When library staff members serving youth tell me how much busier they are when school is out for the summer (and in preparing for students’ vacation time), it makes me a little crazy. I say to myself, “Shouldn’t library staff be this busy all year long?” And really, what message does it send when talking with colleagues, administrators, community members, and elected officials that spring and summer are most busy for youth-serving staff? Mightn’t anyone be justified in asking, “If that’s the only time you are so busy, why do we need so much of your services the rest of the year?”
We need to think differently about the way we position summer programming within the full spectrum of our work with youth. We shouldn’t consider that work to be special because it makes us so busy; it should be special because we’re interacting with young people when they have more free time, which they may choose to spend on library-related learning activities.
A helpful way to think about this is to look at summer programming goals and objectives. A primary goal is to help mitigate the summer slide—alleviating loss in reading skills and learning loss in math and science.
Are our desired results different during the school year? From fall through spring, we are still striving to support youth learning. It’s just that the focus and allocation of our time, our tactics, and our visibility need to differ.
Think about what you are going to be doing once school starts again in the fall. Will you be less busy? No. During the school year you may perform tasks like maintaining the collection, but you will still be connecting with children, teens, and community members September through June. So the allocation of time shifts to these different priorities. It’s just a matter of how much time you are rededicating to which services.
If our buildings have fewer children and teens in them during some hours of school-year months, even during out-of-school time, then we need to go where the youth in the community are, whether in preschools, community centers, out-of-school-time service provider spaces, or coffee shops and malls. Throughout the school year we need to spend time making connections with those in the community we can work with to support year-round learning. Combine these school-year outreach activities with some other work that needs your attention, such as materials, staff, and facilities. Then you won’t say you are super busy only during the summer. You’ll be busy all year, just on different things and in different ways.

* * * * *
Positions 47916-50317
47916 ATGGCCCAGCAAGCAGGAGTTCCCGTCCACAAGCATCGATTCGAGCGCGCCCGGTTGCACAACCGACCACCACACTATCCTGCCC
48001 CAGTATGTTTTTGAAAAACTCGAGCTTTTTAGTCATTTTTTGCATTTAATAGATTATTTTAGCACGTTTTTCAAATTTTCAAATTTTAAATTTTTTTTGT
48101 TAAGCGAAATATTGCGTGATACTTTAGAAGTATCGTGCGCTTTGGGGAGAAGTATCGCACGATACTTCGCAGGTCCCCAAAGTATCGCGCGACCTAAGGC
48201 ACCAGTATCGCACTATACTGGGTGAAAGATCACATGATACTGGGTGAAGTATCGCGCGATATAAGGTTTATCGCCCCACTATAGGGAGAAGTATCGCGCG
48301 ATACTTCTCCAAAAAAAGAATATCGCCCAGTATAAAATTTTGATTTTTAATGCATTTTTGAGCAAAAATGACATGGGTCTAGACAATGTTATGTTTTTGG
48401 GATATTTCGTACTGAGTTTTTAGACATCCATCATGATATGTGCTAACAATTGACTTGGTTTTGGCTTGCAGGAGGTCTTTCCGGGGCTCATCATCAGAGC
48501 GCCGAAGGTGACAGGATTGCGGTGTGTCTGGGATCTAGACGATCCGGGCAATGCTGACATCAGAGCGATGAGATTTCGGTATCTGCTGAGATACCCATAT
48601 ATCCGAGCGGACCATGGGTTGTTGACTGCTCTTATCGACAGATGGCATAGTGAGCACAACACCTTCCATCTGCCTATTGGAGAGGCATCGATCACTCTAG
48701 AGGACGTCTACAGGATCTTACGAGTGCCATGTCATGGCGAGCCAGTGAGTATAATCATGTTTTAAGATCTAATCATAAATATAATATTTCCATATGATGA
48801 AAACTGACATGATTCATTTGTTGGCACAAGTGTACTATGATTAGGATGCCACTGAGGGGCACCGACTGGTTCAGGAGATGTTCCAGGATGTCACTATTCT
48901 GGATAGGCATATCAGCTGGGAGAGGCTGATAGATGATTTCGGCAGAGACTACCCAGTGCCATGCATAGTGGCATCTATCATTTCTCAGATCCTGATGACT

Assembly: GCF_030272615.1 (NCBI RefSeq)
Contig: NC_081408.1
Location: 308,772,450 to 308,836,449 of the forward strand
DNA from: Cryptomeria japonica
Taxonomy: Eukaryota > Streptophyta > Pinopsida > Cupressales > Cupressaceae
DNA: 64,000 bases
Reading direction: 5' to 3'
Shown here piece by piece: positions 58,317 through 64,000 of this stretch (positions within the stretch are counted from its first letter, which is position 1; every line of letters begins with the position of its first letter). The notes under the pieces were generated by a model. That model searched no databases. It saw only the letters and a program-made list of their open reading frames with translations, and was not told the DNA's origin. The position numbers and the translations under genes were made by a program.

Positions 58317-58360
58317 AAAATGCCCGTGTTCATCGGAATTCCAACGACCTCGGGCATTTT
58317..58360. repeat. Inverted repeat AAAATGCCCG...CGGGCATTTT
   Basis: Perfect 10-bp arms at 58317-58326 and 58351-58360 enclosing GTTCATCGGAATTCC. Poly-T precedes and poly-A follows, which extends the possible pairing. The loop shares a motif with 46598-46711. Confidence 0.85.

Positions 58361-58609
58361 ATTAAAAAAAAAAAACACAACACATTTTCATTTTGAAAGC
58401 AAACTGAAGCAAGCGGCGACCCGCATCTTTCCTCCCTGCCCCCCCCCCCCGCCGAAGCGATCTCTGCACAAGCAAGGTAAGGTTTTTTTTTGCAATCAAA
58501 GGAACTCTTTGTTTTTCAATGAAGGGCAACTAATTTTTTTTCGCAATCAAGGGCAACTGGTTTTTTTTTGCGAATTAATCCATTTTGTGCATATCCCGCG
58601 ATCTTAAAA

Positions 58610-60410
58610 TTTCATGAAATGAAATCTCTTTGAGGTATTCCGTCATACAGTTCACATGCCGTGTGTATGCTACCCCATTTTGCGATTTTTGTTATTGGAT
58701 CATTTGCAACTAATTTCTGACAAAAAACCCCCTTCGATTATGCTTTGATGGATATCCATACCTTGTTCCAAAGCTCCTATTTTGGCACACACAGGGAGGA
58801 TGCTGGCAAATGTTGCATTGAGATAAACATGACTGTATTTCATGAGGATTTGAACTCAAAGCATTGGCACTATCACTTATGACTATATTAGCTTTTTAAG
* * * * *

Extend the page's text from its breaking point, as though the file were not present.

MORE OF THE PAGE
Consider these activities for your fall 2014 calendar:
- Evaluate the summer program with staff and youth and develop outcomes for 2015;
- Attend and organize meetings with members of the community who also serve youth to plan for year-round activities and ways to collaborate;
- Participate in community events that include youth voices, such as school open houses, programs at local Boys and Girls Clubs, YMCA/YWCAs, and other youth organizations;
- Host out-of-school-time programs inside and outside the library that provide opportunities for youth and their families to gain skills and/or connect to a passion or interest;
- Learn something new by taking an online or face-to-face class.
These are just a few ways you can work to make fall 2014 through spring 2015 just as busy as the summer. Get out of the “I’m so busy in the summer” trap and move into the “We are busy year-round actively serving, learning how to better serve, and preparing to serve youth and families in our community” outlook.